Last week, I wrote about how a little bit of sunlight
on the so-called ACTA treaty was bringing out well-deserved anger towards the treaty. But the problem is that there's only been a "little bit" of sunlight -- mostly from Canadian newspapers, despite this treaty being suggested around the world. Copyright expert William Patry is ringing the bell to try to get everyone to demand a lot more sunlight on this awful proposed treaty
, noting that the whole thing is being negotiated in secret (with tremendous help from the entertainment industry), and it's being pushed not by Congress (which is supposed to manage copyright law), but by the US Trade Representative who is under the faulty belief
that stronger intellectual property rules are always a good thing.
The attitude of USTR toward copyright is a blinkered, one-sided view that copyright is good and therefore as much of it as possible is even better. But a view is just that unless there is political muscle to implement it, and here lies the systemic danger, the fact that USTR is in the driver’s seat in initiating and negotiating agreements that are cast as trade agreements, but which are in fact agreements fundamentally reshaping substantive IP law. No trade official in any country, no matter how well intentioned, should have that authority. In the U.S., the power to make copyright policy vests exclusively in the Congress. We do not want our trade representatives to negotiate on their own agreements that require changes in domestic copyright laws and then present the agreement after signature to the legislature as a fait d’accompli.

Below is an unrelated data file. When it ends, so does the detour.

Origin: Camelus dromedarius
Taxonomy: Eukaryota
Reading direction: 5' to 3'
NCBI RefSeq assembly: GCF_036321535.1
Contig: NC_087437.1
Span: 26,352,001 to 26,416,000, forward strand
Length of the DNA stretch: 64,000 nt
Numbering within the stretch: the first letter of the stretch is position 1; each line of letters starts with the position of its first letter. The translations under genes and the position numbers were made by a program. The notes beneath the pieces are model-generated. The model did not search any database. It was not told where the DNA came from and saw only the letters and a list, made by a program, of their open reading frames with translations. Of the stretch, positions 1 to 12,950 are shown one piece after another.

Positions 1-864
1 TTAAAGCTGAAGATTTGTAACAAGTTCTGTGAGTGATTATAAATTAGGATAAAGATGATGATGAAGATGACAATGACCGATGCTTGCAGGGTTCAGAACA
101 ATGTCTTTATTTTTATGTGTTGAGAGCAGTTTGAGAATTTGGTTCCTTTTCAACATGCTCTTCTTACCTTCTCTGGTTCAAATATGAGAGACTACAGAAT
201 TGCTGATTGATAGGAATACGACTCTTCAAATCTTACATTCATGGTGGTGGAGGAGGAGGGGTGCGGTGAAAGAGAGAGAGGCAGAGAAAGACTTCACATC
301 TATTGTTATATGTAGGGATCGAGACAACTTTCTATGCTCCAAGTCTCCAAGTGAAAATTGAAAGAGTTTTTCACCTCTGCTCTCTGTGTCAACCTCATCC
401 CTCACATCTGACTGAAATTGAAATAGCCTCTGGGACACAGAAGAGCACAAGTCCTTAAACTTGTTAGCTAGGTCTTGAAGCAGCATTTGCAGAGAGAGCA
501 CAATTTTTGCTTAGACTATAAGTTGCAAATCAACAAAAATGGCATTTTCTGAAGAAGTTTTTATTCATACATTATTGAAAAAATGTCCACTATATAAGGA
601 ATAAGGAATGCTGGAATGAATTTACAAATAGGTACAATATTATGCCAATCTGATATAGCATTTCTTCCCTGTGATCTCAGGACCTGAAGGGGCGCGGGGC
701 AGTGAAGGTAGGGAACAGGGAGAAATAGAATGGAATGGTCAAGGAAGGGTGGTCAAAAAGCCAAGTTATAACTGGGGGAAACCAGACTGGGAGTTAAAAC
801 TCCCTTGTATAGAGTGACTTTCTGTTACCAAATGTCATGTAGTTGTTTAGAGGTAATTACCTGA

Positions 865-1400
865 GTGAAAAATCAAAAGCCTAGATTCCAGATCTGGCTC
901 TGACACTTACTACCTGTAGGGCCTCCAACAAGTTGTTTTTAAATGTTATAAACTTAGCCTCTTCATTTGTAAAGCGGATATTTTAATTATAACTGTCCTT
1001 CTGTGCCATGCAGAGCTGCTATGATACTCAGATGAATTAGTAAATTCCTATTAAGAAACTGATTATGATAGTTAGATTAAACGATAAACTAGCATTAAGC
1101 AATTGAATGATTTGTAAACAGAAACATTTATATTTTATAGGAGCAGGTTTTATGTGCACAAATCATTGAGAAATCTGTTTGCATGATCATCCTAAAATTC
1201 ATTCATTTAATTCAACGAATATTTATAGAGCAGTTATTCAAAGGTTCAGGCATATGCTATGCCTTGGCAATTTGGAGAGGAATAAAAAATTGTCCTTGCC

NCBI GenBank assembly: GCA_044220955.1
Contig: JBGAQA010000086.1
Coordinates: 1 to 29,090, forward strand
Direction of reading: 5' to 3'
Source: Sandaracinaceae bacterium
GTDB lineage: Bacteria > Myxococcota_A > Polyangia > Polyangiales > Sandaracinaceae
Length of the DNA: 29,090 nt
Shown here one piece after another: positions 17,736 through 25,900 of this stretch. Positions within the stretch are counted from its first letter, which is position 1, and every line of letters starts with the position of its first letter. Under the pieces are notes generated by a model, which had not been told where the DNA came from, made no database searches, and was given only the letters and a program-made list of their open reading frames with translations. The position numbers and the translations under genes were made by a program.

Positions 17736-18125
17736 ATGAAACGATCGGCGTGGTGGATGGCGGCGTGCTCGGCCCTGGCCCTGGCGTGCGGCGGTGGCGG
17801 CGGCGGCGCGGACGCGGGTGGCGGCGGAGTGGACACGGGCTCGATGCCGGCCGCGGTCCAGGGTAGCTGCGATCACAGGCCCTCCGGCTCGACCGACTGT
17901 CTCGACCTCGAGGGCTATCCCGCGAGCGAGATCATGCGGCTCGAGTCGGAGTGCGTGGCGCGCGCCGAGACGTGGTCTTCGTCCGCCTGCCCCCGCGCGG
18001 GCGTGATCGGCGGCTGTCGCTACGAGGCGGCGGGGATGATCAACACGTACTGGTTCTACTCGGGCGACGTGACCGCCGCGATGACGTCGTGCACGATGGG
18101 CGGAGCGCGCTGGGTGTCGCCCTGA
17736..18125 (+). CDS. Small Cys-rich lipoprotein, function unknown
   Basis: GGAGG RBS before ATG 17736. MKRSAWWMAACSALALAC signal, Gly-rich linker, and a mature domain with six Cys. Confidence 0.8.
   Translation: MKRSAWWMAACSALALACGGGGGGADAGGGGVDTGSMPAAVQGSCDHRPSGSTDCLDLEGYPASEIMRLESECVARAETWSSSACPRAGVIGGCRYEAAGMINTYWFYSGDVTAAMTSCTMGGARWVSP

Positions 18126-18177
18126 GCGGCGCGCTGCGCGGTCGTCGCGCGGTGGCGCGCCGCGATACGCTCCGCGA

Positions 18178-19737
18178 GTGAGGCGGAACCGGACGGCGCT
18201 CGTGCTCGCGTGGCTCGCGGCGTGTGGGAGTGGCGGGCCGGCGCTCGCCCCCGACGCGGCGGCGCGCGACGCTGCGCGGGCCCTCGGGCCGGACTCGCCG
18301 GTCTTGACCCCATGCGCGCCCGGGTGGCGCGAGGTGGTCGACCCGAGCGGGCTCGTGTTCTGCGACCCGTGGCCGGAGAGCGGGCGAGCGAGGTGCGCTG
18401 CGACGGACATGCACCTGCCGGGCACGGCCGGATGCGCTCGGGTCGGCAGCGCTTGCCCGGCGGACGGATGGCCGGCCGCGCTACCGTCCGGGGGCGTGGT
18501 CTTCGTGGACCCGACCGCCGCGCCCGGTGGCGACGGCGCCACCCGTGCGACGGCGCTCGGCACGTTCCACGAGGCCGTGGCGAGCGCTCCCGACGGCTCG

And while there were a flurry of articles last week in the Canadian press about this, it's pretty much died out, and the US press hasn't picked up on the story for whatever reason.
The overriding problem is not with any particular proposal (although there is lots wrong with the proposals) but with a secret process, run by trade representatives, trying to rewrite the laws on incredibly contentious substantive issues that were thrashed out in public previously, but are now being rewritten in secret and through the blinkered perspective of trade, not copyright policy. People usually work in the shadows because they are ashamed to work in the sunlight. It is up to us to open the windows, otherwise they will stay shut and we will be shut out from decisions that will seriously impact us, well beyond the search of our laptops and iPods at borders and airports often-cited as an example of how ACTA might work.
Let's bring a lot
more sunlight into what's going on here, as it's quite a dangerous proposition that could lead to dire economic results and the stifling of innovation if this "trade agreement" is allowed to move forward. It would effectively hamper nearly everyone, in a misguided effort to prop up one industry's obsolete business model. If it's "trade policy," it's the worst kind of protectionism that will seriously harm our economy. There is no way this discussion should be happening in secret.